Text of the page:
Case Study: Using empathy to create true to life personas
For a social product for first-time parents
Early in the design process, we established a broad goal – bring together people separated by lockdowns.
Now, one product alone would never be able to heal the framework of society, so instead we chose to focus in on a specific type of interaction, the so-called ‘weak-ties’ – the casual acquaintances and tiny encounters of everyday life. From the person you chatted to in Waterstones because they picked up your favourite beach read through to the friend of a friend you just don’t know well enough for a zoom catch up, everyday life is full of interactions that we have missed out on because of the pandemic – many that are hard for an individual to quantify.
That gave us technical requirements – it needed to connect people in person and seamlessly integrate into everyday life.
Designing for everyone suits no one. So we selected a core user group who had suffered exponentially under restrictions, looking for a group whose circumstances changed last year and would ordinarily have relied on in-person support services. Our research took us to first time parents.
The International Journal of Gynecology & Obstetrics published a study looking at the mental health impact of the lockdown on new mums. Of 1329 respondents, over half reported feeling down (56%), lonely (59%), irritable (62%), and worried (71%) to some extent during lockdown. The study found that contact with support groups was a predictor of better mental health. If our product could successfully introduce new mothers to each other, it could have a positive effect on their outcomes.
Giving our personas distinct characters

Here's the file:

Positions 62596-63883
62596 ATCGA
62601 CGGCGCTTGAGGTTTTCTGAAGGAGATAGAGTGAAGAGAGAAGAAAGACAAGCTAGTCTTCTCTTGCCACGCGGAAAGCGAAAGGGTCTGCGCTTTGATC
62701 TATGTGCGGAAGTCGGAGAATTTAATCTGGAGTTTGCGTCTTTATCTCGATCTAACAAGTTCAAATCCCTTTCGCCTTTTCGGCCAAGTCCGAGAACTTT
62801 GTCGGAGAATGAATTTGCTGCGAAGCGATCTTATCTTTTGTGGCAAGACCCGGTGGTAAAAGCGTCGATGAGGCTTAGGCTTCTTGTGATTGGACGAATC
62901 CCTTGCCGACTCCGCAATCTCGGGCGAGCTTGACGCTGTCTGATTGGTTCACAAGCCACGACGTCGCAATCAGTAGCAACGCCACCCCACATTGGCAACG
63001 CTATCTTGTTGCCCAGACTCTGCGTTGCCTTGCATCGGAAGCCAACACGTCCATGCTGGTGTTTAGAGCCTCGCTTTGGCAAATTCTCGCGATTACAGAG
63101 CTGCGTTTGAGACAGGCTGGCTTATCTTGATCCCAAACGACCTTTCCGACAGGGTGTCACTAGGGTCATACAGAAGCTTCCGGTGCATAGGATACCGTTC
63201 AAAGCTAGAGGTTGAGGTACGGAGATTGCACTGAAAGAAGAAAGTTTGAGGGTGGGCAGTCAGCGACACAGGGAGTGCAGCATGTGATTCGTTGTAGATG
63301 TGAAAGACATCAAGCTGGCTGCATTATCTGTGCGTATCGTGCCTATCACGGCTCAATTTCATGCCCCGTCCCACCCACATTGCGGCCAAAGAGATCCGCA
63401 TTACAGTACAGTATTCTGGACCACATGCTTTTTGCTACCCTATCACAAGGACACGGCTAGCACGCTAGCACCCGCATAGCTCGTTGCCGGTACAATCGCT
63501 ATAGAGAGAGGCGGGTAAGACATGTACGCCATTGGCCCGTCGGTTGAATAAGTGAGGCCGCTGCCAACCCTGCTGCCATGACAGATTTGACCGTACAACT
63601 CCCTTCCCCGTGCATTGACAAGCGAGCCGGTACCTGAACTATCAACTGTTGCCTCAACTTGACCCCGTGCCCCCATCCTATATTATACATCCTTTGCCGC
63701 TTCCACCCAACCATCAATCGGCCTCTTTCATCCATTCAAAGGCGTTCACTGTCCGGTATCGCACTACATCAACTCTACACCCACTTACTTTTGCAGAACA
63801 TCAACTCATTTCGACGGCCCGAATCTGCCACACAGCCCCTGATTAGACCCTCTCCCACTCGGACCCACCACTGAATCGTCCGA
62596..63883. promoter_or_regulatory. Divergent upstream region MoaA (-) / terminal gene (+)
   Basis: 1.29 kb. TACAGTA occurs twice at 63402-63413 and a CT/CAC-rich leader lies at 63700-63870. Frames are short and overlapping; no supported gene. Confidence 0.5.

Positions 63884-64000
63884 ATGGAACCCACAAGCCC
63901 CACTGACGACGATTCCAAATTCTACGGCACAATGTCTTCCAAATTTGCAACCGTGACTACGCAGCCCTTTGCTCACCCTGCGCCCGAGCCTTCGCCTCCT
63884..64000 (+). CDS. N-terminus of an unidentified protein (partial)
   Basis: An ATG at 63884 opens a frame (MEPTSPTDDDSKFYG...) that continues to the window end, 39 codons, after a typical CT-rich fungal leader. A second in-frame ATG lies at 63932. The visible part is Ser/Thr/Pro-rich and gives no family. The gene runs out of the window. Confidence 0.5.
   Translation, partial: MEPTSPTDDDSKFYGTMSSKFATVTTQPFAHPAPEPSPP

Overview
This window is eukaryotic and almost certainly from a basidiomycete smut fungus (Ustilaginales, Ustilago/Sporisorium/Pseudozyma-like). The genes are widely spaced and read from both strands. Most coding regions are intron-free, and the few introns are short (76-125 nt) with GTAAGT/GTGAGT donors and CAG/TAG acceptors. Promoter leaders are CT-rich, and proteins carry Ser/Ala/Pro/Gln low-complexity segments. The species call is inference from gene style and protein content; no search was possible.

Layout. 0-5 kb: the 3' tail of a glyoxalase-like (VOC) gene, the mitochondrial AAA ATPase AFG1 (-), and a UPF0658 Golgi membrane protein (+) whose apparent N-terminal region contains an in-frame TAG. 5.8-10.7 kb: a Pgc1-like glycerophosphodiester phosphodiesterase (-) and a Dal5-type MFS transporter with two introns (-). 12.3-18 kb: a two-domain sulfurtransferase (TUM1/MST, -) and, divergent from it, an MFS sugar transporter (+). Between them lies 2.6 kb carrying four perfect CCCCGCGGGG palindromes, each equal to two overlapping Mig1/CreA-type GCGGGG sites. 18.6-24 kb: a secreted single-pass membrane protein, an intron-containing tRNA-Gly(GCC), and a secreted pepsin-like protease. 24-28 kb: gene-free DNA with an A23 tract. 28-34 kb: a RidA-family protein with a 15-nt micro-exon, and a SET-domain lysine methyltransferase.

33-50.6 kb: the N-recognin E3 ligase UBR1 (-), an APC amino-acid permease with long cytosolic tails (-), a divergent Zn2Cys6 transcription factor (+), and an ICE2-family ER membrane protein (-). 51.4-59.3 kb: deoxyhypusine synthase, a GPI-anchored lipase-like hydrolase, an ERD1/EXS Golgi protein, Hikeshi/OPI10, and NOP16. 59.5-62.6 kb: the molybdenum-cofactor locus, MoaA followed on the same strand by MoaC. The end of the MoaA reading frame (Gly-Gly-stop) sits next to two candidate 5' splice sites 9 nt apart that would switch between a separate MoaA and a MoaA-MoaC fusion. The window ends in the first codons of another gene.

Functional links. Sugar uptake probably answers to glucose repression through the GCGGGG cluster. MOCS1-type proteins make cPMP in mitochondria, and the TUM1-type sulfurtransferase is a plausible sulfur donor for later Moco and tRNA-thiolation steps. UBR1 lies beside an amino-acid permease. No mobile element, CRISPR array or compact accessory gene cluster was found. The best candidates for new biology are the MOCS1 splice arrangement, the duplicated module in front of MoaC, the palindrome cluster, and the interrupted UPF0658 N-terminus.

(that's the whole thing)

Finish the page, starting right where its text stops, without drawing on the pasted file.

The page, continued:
I wanted to develop a series of personas that had differing motivations when interacting with our product. The first step was to map out existing knowledge to identify the biases at play when thinking about families and digital native millennials. The first bias identified was the assumption that a first-time parent would be a ‘new mum’ in a nuclear family. In order to counter this, we used research and statistics to identify alternative family structures and factor in same-sex parents and non-normative parenting.
The personas were also designed to have differing motivations based on their core needs and their frustrations based on their work life looking at factors like income and free time. One is looking for inclusive spaces, one is looking to share knowledge, one seeks low-cost light relief and the last one is privacy conscious. The social apps that shape their knowledge of social and location-based products fit their lived experience.
Translating the personas into user needs
These diverse and distinct personas were used to extract a series of user needs by asking, “what would each of these people want to get out of using an application like this?” and “what would be their hold ups?” The bar of success is not necessarily that the product can fulfil everything, but that we can evaluate which needs are within the scope that we can cater for.
These needs went on to help shape the task flow, ensuring that any features added in or left out were considered based on whether they would affect each of our users needs. If our security features were not reassuring enough, Anila would uninstall the app and if our onboarding process asked questions that weren’t inclusive, James might never sign up.